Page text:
Early next year, Time Inc. is expected to unveil redesigned websites for its major titles Fortune, Time and Sports Illustrated, according to the New York Post. Coupled with recent news that Time Inc. newsroom staff now reports to business executives—not editors—the publishing giant looks to be moving towards a more advertiser-friendly model online, with a major focus on sponsored content.
Time Inc. isn’t the only major publisher looking to expand its advertiser-centric content offerings, with The New York Times expected to launch its native advertising platform in the next few months as well.
As the trend towards advertiser-supported content continues, here are some suggestions for getting your own native platform off the ground correctly, compliments of Ethan Bauley, senior VP of digital communications at Weber Shandwick.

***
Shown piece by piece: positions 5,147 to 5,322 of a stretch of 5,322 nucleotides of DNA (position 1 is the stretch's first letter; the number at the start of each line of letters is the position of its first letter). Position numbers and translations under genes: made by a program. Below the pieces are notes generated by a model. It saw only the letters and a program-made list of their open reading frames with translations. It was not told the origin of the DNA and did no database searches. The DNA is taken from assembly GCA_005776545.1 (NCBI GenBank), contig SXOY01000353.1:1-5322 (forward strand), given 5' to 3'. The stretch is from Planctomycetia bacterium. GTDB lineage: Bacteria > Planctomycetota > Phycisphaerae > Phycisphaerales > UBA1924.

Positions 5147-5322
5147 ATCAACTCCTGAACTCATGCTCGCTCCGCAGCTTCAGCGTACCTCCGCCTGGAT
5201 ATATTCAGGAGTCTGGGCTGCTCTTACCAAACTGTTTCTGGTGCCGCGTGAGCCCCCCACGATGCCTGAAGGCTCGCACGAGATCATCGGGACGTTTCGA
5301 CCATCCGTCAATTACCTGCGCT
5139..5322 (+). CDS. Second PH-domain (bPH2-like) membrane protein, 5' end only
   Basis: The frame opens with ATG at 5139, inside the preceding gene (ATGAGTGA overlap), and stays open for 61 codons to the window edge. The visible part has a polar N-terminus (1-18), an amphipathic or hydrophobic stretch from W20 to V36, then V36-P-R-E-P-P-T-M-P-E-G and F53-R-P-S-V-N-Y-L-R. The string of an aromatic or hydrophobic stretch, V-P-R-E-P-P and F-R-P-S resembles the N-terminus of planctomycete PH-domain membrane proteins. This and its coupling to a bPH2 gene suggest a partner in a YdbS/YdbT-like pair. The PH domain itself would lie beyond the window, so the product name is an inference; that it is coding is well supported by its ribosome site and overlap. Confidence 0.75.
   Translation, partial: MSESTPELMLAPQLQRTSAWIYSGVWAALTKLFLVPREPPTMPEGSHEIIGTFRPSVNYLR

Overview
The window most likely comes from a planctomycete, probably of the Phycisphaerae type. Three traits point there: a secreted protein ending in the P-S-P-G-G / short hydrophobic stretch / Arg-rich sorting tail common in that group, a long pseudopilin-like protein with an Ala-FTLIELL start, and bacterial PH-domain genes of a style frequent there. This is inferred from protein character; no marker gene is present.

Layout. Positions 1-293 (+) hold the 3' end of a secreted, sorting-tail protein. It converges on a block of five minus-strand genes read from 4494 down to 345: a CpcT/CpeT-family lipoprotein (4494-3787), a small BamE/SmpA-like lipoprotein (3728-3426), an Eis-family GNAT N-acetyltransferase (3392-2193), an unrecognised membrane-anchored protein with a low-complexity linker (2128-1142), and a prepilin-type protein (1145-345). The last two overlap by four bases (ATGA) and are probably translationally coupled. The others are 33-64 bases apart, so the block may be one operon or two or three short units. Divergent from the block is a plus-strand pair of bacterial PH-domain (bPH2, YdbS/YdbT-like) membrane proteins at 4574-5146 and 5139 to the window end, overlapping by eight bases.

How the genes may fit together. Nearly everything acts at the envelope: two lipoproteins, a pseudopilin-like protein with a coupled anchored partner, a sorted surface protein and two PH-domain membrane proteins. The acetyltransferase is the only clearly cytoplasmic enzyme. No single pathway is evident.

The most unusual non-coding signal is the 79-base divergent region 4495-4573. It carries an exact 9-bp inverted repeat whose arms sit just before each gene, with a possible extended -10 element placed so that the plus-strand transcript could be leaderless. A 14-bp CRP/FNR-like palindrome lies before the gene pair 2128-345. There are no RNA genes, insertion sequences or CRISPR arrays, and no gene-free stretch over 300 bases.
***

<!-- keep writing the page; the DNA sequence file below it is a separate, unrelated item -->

- Individual pieces of content (like a blog post, “byline,” tweet, or other brand asset) often serve as the substance of a native advertisement. There are a number of simple and/or mature native platforms that are relatively simple to use and support common PR objectives.
- Start small with one or two simple native advertising products that clearly align to your marketing or business goal—promoted posts, tweets or video, for example.
- Execution can be achieved with relatively modest investments and can deliver meaningful results (even at the scale of a small, local business).
- Look to partner with a colleague or agency that has executed these kinds of programs to help reduce risks and learn more quickly.
- For larger organizations, collaboration with marketing organizations is often a requirement and will be more effective if there is a sound business case supporting the investment of media dollars.
As native advertising becomes all the rage, what would you add to the list?
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